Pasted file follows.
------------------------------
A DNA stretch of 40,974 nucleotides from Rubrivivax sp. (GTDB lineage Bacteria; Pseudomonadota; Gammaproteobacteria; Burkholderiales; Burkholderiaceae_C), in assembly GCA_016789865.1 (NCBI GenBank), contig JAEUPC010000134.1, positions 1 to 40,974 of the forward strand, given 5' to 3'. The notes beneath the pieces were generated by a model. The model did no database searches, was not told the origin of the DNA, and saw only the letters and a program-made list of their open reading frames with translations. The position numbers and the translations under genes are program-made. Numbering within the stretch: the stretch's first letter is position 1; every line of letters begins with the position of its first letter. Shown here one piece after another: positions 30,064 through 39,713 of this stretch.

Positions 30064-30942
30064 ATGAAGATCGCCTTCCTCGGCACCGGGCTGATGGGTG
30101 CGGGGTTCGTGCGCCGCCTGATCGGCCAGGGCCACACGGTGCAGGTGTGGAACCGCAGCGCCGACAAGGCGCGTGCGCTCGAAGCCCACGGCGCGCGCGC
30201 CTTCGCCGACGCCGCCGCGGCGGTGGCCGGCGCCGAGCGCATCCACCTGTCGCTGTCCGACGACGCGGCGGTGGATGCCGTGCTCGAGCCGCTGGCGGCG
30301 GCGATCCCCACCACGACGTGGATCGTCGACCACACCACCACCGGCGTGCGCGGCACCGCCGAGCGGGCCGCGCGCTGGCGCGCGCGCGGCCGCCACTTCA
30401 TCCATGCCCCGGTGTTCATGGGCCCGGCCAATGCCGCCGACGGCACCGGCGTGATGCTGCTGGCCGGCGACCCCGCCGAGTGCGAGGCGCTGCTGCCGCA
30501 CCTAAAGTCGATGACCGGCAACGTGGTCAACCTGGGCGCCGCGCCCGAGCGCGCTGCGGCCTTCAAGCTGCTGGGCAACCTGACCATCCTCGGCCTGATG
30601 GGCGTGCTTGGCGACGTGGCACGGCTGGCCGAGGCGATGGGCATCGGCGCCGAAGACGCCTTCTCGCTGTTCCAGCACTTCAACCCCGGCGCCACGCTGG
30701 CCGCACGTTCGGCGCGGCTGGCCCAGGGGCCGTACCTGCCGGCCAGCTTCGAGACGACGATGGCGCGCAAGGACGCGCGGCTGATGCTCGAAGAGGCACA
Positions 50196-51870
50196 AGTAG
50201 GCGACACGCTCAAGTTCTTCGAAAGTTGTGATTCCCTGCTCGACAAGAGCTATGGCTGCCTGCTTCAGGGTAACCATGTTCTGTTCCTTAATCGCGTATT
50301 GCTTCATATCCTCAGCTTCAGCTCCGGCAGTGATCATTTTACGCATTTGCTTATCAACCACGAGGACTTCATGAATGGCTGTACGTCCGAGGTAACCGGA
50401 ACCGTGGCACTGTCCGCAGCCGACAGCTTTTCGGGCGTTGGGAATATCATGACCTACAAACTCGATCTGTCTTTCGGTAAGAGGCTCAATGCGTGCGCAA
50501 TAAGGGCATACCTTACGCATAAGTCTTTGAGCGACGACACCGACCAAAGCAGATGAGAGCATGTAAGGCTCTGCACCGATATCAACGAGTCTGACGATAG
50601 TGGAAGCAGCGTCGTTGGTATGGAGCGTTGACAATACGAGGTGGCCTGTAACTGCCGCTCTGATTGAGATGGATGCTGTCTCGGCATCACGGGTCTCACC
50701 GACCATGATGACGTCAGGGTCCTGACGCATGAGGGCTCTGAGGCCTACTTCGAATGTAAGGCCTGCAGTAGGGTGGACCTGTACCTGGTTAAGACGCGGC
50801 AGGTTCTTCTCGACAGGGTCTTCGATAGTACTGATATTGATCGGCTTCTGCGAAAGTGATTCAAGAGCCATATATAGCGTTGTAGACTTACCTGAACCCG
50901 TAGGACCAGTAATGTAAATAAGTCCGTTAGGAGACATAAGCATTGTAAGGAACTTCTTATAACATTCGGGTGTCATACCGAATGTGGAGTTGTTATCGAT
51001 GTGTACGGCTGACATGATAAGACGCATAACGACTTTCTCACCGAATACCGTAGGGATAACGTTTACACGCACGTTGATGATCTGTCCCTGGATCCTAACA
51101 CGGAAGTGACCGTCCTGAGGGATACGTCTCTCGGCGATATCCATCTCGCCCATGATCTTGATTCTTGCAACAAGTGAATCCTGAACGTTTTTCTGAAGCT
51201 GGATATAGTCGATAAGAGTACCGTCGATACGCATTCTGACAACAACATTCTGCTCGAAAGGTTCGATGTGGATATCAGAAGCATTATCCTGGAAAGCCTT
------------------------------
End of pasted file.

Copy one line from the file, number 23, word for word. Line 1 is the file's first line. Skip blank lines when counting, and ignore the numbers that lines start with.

51201 GGATATAGTCGATAAGAGTACCGTCGATACGCATTCTGACAACAACATTCTGCTCGAAAGGTTCGATGTGGATATCAGAAGCATTATCCTGGAAAGCCTT